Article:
Adapting to the demands of university lifestyle is certainly daunting for incoming students who are new to navigating the challenges of adulthood. While simultaneously learning to understand personal independence and responsibilities in their young adult lives, students must also often accept that simple grades will continue to capture–or rather, misrepresent–the value of their performance and all of the competent effort they make during their enrollment in rigorous upper division courses.
College campuses have put forth great energy to remedy the stress and anxiety that grades produce in the student body by seeking alternative methods of assigning results at the end of the term. Some examples include “pass/no pass (P/NP)” or “pass/fail (P/F)” marks; both are strategies which fall under the umbrella of what is now referred to in academia as “un-grading,” a process to move away from traditional A-F letter grades.¹ ² It is unlikely that professors will completely do away with assessments and methods of awarding objective points based on different class criteria (verbal and written exams, essays, projects, homework etc.). However, it is still undeniably important for continued discussions regarding what grades truly represent and how the A-F system affects student mental health, especially given the present circumstances following the peak of the pandemic. ²
Grades, which play such an immense role in high school evaluation and university admission, weigh heavy pressures on college Freshman and college-bound students in grades 9-12 alike. At all stages of schooling, students associate the finality of grades with several strong emotions–including, but not limited to: insecurity (low sense of self worth or experiences of impostor syndrome), doubt (overthinking their professional interests and chosen field of study), and fear (rooted in a deep concern of failure to advance).² ³
First-year high school students (9th graders) have a small buffer at least when it comes to stressing out about producing stellar marks from the outset of their secondary education. This is because UC’s only count course grades beginning from the summer after 9th grade through the summer after 11th grade towards the calculation of the University of California Grade Point Average (UC GPA), the GPA evaluated for admission at one of the 9 undergraduate UC campuses.⁴ ⁵ Cal State Universities (CSUs) follow a similar pattern of evaluation at their 23 campuses, considering only grades in courses after 9th grade.⁶ ⁷ This could very well be because there are several other factors that can be contemplated in the college admission process, such as essays, extracurricular activities, and/or whether the courses completed are specially designated as advanced-level vs on-level.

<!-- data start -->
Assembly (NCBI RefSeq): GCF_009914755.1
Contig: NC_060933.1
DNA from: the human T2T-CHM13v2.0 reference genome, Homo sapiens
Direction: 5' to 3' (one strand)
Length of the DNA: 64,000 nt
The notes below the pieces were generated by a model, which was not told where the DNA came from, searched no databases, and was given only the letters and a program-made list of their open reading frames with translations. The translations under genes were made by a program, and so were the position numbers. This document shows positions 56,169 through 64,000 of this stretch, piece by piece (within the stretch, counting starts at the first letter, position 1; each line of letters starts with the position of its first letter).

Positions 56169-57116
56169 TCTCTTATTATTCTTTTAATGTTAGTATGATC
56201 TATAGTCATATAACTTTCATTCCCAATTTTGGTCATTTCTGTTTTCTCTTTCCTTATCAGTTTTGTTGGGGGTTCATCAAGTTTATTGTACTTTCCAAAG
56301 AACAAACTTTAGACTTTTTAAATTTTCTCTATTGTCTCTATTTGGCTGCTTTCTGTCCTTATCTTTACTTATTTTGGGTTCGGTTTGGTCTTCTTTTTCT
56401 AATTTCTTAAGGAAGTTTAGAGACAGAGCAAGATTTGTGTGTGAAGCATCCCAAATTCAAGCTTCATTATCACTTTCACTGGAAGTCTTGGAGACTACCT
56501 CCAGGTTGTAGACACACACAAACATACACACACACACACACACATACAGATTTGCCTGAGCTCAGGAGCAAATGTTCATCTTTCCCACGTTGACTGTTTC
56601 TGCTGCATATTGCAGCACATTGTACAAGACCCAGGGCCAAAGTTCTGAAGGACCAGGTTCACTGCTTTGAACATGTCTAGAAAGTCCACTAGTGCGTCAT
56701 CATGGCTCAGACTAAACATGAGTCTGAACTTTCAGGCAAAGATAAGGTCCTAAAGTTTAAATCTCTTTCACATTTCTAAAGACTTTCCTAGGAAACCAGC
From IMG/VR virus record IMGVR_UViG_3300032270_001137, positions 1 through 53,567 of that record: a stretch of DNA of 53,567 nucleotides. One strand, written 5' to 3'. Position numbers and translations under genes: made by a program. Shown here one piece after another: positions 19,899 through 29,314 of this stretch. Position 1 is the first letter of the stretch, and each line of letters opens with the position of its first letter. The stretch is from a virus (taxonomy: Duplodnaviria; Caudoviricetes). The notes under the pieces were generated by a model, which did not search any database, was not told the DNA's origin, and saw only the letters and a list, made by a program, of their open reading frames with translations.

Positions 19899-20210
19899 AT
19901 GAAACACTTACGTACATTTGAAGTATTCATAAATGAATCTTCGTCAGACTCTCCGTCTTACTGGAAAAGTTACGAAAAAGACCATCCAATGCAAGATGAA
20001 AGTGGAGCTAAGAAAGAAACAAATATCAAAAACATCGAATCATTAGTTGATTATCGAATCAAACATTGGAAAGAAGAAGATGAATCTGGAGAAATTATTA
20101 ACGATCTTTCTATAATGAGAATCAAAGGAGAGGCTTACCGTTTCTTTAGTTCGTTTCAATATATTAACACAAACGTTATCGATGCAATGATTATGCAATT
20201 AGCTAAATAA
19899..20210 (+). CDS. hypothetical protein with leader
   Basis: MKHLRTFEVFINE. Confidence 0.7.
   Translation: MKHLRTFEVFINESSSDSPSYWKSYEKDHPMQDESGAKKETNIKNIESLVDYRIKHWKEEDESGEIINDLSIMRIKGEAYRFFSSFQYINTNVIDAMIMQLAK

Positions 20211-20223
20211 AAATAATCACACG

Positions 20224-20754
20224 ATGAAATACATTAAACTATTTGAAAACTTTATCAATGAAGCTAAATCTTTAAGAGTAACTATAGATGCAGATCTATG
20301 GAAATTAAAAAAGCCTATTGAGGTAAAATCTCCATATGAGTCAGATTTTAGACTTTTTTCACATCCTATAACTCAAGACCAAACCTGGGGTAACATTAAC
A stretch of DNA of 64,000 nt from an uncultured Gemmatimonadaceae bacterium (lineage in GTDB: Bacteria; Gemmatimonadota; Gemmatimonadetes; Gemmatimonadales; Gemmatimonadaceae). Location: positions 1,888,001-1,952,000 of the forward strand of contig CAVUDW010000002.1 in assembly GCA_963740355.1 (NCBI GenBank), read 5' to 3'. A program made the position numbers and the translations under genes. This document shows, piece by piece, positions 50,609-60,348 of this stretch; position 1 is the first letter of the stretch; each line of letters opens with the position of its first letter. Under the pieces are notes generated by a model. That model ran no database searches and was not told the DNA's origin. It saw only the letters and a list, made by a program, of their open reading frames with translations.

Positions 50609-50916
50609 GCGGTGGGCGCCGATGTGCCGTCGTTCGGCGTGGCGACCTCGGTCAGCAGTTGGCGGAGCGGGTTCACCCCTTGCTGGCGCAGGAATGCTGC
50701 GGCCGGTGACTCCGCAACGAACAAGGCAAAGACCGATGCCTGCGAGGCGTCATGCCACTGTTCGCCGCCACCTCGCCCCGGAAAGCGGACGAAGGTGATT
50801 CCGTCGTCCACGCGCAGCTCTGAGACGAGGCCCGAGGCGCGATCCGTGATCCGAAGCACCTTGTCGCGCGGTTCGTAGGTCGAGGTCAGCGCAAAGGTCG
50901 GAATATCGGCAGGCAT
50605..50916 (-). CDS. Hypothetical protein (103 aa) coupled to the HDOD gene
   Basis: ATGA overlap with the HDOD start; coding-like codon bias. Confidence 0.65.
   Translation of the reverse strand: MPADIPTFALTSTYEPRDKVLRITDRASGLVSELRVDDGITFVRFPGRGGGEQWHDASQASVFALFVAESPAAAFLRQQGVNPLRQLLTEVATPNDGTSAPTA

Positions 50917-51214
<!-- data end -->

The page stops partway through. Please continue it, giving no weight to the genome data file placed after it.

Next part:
Nevertheless, Freshman grades matter because high schoolers need to remain on track to complete all of the A-G requirements or college-preparatory courses. ⁴ The “A-G courses” refer to the minimum high school course requirements for college admission in the History and Social Science, English, Math, Laboratory Science, Language Other Than English, Visual and Performing Arts, and College Preparatory Elective subject areas. ⁶ Additionally, students must be ready to present the extent of information necessary in the event of reporting their GPA. This crucial step has to be fulfilled as accurately as possible and often involves having official, sealed high school transcripts on-hand for submission (or mailed directly from their high school guidance office) to college admission offices or college application platforms such as the Common App.⁸ Transcripts, of course, include the details of every secondary grade level completed, including the students’ first year of highschool. For these reasons, 9th graders cannot wholly disregard their grade-level achievements since students must, in all cases, perform well enough to earn credit for freshman high school classes.⁹
Secondary students’ chances of success at universities are weighed on varying criteria, including grades, by college admission boards. Meanwhile, college campuses study undergraduate students’ performance to determine their readiness to advance into the real world of employment and financial gain, or perhaps into higher-level stages of learning. Yet, it is not always clear from simply reviewing the students’ high school achievements if incoming university Freshman are equipped with the tools to master the rigor of post-secondary education even if they excelled in their A-G classes. Not only does university life often come with additional stressors that are not necessarily present in high school (such as having to get a part-time job to obtain school supplies or to pay commuting and housing fees), but there is also a constant demand for students to be defined by grades. An exploration of “un-grading” methods will perhaps ease both the evaluation of college-bound high schoolers and the transition into more advanced stages of education for newly admitted college students.
By: Daisy Ocampo